- Three out, including city administrator, at Scott City; two resigned, one fired (3/16/17)1
- Business notebook: Cape native goes from farm to mobile-food operation (3/20/17)1
- Police: Man beats pregnant wife, throws her down stairs, abandons her on side of road (3/14/17)17
- Several tournaments already booked at Sportsplex (3/16/17)6
- Cairo man pleads guilty to bank murders (3/17/17)1
- Former Scott City administrator: 'I was forced to resign' (3/21/17)6
- Two people found dead in Advance house fire (3/21/17)
- Two local lawmakers back charter school bill; Perryville lawmaker objects to measure (3/19/17)19
- Two Cape men charged with second-degree murder of Grandi (3/21/17)2
- Cape's 24-hour endurance run keeps growing; some will run more than 100 miles beginning Friday night (3/15/17)1
Marines find chilling war images in Afghan caves
KANDAHAR, Afghanistan -- The guns and ammunition were expected. The poster of New York's Twin Towers set against Afghan mountains was not.
U.S. Marines who joined elite Navy SEALS in searching al-Qaida caves said Saturday they made some unsettling discoveries: a photo of President Bush with blood running down his face and another of Osama bin Laden holding a Kalashnikov rifle and marked with the words "Leader of Peace."
The Marines' accounts, given during interviews at the U.S. military base here in southern Afghanistan, provided a rare glimpse into the cave-by-cave war being waged by U.S. forces hunting for elusive al-Qaida and Taliban fighters and any tidbits of information about bin Laden's worldwide terrorist network.
With the Taliban ousted from power and hiding out in Afghanistan's rugged mountains and valleys, U.S. bombing is winding down. Instead, the battle against terrorism has shifted to the painstaking search of caves and other remote locations for al-Qaida and Taliban renegades as well as intelligence information to prevent further terrorist attacks.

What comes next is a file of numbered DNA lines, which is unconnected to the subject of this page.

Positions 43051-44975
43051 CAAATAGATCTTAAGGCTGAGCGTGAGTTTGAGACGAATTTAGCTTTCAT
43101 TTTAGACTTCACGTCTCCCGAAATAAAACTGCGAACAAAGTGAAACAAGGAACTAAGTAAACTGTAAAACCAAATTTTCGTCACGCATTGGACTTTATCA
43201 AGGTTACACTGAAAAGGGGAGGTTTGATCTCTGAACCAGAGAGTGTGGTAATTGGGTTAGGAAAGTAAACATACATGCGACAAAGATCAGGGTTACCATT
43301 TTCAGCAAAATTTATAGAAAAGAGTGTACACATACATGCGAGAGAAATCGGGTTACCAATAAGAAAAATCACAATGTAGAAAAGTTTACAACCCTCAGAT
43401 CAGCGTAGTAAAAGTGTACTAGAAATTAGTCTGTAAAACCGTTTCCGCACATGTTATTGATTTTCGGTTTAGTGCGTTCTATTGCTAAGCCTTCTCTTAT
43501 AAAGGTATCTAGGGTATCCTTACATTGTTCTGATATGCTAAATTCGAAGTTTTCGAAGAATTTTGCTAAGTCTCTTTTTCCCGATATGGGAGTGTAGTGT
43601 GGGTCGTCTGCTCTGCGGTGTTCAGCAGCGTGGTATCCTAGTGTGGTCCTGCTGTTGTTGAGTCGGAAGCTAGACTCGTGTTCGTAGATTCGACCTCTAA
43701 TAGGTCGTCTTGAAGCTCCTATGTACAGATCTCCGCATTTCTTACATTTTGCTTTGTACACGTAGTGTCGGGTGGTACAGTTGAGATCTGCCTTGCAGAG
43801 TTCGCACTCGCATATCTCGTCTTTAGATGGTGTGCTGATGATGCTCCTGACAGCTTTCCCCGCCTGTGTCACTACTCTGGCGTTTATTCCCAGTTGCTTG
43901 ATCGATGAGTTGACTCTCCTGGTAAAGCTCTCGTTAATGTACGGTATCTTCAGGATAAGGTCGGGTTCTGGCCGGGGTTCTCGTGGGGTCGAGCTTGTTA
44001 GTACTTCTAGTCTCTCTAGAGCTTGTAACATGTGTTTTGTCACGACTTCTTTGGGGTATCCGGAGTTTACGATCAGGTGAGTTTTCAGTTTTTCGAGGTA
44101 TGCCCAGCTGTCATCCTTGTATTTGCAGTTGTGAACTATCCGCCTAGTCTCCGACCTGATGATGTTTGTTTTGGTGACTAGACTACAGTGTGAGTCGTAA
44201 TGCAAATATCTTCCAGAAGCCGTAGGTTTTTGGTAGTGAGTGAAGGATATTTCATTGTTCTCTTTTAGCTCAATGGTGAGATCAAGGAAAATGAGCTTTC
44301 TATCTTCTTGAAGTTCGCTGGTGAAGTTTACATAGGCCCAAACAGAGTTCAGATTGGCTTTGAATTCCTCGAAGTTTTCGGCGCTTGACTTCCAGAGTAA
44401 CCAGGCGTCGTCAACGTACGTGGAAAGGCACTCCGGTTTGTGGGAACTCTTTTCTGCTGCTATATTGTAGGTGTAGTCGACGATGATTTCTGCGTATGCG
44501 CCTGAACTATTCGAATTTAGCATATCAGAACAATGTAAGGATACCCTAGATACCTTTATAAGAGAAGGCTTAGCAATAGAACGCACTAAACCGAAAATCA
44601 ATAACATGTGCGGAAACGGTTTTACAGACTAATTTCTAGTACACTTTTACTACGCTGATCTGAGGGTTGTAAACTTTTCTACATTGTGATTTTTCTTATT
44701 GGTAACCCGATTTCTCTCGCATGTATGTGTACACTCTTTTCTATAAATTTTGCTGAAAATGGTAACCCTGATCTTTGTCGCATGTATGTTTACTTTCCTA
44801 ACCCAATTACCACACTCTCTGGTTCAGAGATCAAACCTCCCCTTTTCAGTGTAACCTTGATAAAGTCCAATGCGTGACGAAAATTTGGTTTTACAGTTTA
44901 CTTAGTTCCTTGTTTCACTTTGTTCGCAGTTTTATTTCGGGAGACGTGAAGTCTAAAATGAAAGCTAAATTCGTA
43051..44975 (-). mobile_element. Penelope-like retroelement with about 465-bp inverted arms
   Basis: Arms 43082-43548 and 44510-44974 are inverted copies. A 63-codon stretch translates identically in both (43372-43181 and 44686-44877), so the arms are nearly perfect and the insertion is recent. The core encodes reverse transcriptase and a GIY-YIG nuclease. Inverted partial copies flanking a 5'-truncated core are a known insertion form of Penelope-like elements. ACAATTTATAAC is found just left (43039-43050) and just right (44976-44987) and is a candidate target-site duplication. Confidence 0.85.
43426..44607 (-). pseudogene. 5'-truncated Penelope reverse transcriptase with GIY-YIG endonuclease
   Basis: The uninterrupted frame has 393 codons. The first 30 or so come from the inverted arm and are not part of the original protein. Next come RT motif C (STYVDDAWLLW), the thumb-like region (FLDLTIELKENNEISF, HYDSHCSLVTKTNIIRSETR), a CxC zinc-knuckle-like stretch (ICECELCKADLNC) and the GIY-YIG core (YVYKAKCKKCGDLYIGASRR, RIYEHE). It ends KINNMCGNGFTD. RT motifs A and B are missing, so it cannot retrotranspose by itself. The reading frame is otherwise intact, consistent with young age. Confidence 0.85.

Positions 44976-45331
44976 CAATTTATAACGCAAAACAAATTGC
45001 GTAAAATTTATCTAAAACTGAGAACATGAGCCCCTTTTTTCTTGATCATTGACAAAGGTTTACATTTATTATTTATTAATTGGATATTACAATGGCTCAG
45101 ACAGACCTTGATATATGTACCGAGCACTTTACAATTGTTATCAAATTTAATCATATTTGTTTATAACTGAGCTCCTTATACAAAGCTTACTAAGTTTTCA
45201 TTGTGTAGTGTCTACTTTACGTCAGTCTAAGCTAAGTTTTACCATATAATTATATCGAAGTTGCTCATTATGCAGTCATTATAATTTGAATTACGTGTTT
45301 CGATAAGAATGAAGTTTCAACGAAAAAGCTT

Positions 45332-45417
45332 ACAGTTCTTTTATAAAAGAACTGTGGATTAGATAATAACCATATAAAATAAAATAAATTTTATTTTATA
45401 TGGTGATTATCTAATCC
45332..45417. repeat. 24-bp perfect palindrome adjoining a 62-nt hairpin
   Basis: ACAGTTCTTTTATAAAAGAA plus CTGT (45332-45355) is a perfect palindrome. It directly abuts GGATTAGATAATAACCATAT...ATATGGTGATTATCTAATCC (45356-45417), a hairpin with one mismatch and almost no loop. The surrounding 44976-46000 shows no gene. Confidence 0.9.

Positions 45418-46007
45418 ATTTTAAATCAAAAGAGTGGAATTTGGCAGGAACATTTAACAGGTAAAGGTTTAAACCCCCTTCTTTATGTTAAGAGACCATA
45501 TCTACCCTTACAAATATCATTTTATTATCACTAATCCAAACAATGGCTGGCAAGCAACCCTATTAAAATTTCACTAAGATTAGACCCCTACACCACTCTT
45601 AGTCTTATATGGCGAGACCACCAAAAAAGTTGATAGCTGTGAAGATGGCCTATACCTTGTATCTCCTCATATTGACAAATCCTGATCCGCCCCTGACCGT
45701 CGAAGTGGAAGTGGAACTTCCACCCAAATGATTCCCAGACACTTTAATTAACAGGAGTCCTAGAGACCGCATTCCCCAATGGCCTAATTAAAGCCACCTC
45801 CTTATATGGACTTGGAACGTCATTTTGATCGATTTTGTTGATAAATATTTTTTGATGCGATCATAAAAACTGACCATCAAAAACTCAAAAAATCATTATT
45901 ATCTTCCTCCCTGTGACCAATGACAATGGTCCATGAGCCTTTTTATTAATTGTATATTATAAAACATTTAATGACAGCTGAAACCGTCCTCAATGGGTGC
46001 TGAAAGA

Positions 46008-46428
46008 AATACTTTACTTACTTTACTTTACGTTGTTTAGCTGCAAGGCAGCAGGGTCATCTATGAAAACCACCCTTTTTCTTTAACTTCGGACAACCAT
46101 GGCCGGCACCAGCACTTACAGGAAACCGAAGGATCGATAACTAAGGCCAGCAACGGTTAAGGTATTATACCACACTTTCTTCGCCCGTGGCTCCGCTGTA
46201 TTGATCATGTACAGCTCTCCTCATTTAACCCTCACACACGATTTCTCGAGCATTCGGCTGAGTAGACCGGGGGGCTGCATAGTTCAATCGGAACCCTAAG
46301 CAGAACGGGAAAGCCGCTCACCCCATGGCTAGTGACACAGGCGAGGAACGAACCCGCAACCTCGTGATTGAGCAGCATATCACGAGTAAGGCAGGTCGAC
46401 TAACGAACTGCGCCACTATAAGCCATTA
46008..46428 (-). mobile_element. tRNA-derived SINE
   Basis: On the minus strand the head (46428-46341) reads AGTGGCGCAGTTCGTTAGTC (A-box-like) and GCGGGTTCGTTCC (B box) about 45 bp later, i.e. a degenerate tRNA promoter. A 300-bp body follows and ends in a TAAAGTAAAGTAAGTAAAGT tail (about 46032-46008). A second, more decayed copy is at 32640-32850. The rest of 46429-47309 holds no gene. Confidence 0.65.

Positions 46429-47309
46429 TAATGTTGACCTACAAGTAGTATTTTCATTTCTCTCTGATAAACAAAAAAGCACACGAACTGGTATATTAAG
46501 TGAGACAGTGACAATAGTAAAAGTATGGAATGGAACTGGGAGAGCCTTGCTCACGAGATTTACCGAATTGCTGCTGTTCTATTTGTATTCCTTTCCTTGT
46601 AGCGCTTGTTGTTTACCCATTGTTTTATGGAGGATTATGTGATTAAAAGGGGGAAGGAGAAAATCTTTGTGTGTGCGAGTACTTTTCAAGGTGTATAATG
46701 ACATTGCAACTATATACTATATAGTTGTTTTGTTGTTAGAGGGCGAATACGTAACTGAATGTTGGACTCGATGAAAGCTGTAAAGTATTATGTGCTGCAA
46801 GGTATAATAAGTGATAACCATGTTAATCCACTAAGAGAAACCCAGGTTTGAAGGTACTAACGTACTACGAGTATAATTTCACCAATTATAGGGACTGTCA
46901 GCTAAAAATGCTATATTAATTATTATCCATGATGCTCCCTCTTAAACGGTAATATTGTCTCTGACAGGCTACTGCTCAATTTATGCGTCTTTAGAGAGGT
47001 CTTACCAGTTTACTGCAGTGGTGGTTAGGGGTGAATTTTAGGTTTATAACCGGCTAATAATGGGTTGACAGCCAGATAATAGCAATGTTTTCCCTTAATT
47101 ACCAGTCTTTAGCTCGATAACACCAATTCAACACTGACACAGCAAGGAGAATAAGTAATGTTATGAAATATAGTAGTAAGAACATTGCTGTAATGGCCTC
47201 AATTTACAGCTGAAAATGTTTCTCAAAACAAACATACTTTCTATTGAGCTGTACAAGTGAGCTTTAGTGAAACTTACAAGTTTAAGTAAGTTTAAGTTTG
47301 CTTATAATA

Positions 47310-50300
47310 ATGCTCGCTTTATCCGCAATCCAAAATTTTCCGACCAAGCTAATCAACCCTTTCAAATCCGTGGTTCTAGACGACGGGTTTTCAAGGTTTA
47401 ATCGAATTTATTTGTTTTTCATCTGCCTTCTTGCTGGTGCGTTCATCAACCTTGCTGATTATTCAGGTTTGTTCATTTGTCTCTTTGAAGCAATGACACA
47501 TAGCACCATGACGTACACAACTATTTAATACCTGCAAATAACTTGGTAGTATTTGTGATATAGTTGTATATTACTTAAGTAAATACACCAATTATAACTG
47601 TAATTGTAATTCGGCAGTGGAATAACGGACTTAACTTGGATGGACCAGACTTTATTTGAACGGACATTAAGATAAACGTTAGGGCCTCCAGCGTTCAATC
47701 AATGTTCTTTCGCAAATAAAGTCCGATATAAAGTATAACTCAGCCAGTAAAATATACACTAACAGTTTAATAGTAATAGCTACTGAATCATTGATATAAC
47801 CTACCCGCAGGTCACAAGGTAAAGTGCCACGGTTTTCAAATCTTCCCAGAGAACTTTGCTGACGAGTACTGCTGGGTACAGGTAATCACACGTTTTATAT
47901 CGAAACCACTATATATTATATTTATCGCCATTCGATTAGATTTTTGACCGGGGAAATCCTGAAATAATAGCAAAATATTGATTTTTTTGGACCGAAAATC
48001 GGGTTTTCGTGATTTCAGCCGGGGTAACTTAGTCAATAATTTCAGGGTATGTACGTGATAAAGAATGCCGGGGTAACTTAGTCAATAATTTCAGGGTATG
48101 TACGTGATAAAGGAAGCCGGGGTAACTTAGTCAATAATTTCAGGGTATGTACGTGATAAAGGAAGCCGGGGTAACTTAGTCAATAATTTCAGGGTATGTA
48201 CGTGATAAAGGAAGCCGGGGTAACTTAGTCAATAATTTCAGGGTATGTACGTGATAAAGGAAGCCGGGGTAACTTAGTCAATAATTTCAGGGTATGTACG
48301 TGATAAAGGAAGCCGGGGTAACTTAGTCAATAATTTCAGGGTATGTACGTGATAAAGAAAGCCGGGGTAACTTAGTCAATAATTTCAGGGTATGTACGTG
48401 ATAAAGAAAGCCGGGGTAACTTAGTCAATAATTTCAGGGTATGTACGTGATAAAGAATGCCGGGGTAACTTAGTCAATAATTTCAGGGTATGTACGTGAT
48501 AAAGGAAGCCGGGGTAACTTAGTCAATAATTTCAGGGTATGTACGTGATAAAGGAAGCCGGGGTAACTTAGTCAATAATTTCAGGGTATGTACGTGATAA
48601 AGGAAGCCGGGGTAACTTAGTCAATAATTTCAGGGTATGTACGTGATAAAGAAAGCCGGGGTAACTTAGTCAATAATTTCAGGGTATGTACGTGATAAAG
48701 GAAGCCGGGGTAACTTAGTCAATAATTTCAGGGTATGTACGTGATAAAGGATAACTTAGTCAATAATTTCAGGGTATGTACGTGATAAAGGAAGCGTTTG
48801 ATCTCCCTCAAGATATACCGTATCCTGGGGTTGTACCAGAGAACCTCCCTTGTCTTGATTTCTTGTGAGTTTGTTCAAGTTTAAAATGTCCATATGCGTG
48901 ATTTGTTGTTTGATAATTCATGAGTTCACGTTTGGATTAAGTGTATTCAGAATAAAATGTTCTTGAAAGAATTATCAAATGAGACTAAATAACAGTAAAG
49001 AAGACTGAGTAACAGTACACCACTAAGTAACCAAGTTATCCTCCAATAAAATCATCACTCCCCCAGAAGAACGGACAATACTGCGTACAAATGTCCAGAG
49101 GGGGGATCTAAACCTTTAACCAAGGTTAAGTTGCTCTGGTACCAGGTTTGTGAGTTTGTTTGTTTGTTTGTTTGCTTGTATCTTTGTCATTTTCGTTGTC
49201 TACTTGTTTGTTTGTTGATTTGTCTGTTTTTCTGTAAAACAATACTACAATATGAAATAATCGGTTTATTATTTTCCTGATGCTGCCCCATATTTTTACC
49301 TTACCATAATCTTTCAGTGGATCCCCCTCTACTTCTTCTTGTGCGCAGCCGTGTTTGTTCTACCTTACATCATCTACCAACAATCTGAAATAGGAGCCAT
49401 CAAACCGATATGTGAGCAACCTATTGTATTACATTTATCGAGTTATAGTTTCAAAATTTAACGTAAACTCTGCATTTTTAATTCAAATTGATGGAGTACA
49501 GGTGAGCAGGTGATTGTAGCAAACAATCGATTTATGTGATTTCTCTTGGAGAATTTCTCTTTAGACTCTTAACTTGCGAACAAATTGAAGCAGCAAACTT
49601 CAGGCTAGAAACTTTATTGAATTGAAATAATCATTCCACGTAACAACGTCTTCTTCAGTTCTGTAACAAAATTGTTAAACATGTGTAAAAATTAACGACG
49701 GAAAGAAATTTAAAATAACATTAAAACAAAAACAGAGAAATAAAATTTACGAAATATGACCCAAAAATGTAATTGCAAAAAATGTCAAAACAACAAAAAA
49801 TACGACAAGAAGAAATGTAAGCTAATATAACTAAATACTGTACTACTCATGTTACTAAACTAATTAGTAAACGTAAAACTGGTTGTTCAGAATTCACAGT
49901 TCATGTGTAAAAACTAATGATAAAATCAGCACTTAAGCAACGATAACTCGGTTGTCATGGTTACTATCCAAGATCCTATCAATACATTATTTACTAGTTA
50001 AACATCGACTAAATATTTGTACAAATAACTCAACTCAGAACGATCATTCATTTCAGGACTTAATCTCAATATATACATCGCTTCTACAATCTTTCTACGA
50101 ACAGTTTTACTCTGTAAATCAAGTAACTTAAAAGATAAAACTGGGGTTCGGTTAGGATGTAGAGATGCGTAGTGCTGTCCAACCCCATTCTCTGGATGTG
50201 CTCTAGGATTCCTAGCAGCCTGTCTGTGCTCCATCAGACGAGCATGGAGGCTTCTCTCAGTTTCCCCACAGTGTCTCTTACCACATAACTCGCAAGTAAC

It's dangerous, daunting work.
Marines described the cave complex they searched this month as elaborately constructed. Reinforced with concrete and tall enough to walk freely around, the caves had an irrigation system to water trees and flowers outside.
"It didn't look like a cave. Someone put some time into this place," said Sgt. Charles Calfee, 28, of Dublin, Va. "It reminded me of the Flintstones."
Originally, the 50 Marines from Lima Company, Battalion Landing Team 3/6 of the 26th Marine Expeditionary Unit were flown to the caves in the area between Khost and Gardez in eastern Afghanistan to guard the SEALS while they searched.
The SEALS, along with special forces from the Army and Air Force and CIA operatives, are taking a lead in the current phase of the Afghan conflict, which began after the U.S.-backed northern alliance routed the Taliban in last year's fighting.
The mission was meant to last 10 hours. Instead, it took several days and the SEALS -- overwhelmed with the amount of intelligence information they found -- had to enlist the Marines in their search.
"Every day we found more," said 1st Sgt. Joseph Bolton, of Gillette, Wyo.
The Marines, stationed at Camp Lejeune, N.C., refused to reveal the exact location of or give details about the caves.
Marines spokesman 1st Lt. James Jarvis said the information is being analyzed and could help American forces find suspected Taliban and al-Qaida fighters.
The caves have proved a headache even for the high-tech U.S. military. U.S. aircraft targeted some caves with "bunker-busting" bombs that pierce concrete and 15,000 pound "daisy cutters" -- the most powerful conventional bombs in the U.S. arsenal -- to kill al-Qaida and Taliban forces thought to be hiding inside.
U.S. forces chasing leads on the whereabouts of terror mastermind Osama bin Laden and Taliban leader Mullah Mohammed Omar have also come up empty-handed.